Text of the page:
Boiling point elevation, freezing point depression, vapor pressure lowering, and osmotic pressure are examples of colligative properties. These are properties of matter that are affected by the number of particles in a sample.
Boiling Point Elevation Definition
Boiling point elevation is the phenomenon that occurs when the boiling point of a liquid (a solvent) is increased when another compound is added, such that the solution has a higher boiling point than the pure solvent. Boiling point elevation occurs whenever a non-volatile solute is added to a pure solvent.
While boiling point elevation depends on the number of dissolved particles in a solution, their identity is not a factor. Solvent-solute interactions also do not affect boiling point elevation.
An instrument called an ebullioscope is used to accurately measure boiling point and thus detect whether boiling point elevation has occurred and how much the boiling point has changed.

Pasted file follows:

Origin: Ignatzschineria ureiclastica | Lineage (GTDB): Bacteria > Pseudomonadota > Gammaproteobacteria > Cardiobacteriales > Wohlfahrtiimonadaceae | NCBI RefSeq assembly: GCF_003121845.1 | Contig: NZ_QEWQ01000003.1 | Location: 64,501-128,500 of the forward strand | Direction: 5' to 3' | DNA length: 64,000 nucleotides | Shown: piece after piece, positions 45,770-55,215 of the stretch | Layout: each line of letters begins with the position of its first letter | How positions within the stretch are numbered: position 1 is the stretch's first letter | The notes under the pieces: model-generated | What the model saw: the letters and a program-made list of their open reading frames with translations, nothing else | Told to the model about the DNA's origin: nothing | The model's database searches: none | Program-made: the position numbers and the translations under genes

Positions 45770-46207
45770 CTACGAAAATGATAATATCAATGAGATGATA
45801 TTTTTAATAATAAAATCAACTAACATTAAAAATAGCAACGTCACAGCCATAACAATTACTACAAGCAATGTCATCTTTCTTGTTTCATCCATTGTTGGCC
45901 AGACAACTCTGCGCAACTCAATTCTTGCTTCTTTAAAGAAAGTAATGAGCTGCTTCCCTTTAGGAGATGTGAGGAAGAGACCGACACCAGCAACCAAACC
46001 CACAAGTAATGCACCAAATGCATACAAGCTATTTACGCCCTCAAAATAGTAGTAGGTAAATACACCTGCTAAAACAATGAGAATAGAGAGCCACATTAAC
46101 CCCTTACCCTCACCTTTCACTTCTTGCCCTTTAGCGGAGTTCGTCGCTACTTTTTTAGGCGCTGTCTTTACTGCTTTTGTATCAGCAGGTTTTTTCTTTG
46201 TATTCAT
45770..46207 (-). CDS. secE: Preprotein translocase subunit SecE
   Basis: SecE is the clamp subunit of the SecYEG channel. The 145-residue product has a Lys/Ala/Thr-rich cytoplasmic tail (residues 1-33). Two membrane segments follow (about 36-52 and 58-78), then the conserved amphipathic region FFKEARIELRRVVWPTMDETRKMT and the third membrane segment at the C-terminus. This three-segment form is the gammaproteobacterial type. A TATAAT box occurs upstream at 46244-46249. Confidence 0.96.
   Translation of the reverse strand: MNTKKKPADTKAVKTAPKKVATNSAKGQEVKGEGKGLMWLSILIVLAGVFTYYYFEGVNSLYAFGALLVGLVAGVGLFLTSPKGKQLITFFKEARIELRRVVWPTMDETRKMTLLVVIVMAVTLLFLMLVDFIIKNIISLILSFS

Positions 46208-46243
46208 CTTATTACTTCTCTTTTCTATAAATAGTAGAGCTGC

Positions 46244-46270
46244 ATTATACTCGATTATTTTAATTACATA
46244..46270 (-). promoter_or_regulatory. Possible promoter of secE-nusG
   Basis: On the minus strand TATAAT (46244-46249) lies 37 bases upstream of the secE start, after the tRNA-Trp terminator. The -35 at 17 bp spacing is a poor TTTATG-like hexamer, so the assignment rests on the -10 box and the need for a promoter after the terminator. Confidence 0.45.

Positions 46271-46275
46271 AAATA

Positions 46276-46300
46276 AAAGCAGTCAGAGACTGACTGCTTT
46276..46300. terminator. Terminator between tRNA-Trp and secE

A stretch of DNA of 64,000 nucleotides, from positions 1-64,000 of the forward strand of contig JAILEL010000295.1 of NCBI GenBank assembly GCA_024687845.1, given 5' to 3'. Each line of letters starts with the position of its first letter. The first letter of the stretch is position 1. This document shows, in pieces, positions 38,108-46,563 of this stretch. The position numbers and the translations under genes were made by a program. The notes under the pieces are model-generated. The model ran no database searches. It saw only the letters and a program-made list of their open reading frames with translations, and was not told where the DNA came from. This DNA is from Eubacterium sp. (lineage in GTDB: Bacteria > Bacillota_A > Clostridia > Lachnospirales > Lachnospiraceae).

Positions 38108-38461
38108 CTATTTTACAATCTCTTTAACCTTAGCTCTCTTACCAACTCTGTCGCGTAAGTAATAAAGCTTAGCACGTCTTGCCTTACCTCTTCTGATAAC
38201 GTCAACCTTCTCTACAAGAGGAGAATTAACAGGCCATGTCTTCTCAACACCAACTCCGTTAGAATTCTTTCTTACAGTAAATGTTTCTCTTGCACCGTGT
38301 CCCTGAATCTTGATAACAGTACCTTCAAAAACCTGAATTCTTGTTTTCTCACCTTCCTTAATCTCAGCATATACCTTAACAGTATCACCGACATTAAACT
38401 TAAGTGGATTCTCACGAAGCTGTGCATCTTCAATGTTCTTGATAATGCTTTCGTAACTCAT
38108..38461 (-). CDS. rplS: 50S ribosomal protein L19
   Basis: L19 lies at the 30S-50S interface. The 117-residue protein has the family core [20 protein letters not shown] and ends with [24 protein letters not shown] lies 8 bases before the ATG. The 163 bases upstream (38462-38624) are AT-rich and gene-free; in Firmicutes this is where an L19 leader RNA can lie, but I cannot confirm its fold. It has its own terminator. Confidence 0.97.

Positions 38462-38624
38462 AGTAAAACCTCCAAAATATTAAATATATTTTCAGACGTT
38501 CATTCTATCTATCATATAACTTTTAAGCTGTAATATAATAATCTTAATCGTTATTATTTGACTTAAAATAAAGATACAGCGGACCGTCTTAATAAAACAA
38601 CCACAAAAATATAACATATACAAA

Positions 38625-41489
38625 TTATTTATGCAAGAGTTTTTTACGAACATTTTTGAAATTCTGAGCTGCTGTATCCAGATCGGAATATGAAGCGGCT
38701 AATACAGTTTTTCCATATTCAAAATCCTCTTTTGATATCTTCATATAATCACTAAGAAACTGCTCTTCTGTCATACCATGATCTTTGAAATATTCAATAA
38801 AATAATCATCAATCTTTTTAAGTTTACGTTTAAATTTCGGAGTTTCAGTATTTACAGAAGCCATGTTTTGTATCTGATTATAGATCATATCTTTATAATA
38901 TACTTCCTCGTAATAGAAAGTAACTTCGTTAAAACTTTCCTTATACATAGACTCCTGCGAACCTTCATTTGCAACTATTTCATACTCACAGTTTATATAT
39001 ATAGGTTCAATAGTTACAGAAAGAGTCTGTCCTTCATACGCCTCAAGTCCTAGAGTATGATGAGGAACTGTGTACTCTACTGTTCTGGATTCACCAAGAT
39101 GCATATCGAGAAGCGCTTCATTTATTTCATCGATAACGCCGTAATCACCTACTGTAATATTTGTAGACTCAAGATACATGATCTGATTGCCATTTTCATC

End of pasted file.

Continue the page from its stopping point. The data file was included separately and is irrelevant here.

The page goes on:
Boiling Point Elevation Examples
The boiling point of salted water is higher than the boiling point of pure water. Salt is an electrolyte that dissociates into ions in solution, so it has a relatively large affect on boiling point. Note nonelectrolytes, such as sugar, also increase boiling point. However, because a nonelectrolyte does not dissociate to form multiple particles, it has less of an effect, per mass, than a soluble electrolyte.
Boiling Point Elevation Equation
The formula used to calculate boiling point elevation is a combination of the Clausius-Clapeyron equation and Raoult's law. It is assumed the solute is non-volatile.
ΔTb = Kb · bB
- ΔTb is the boiling point elevation
- Kb is the ebullioscopic constant, which depends on the solvent
- bB is the molality of the solution (typically found in a table)
Thus, boiling point elevation is directly proportional to the molal concentration of a chemical solution.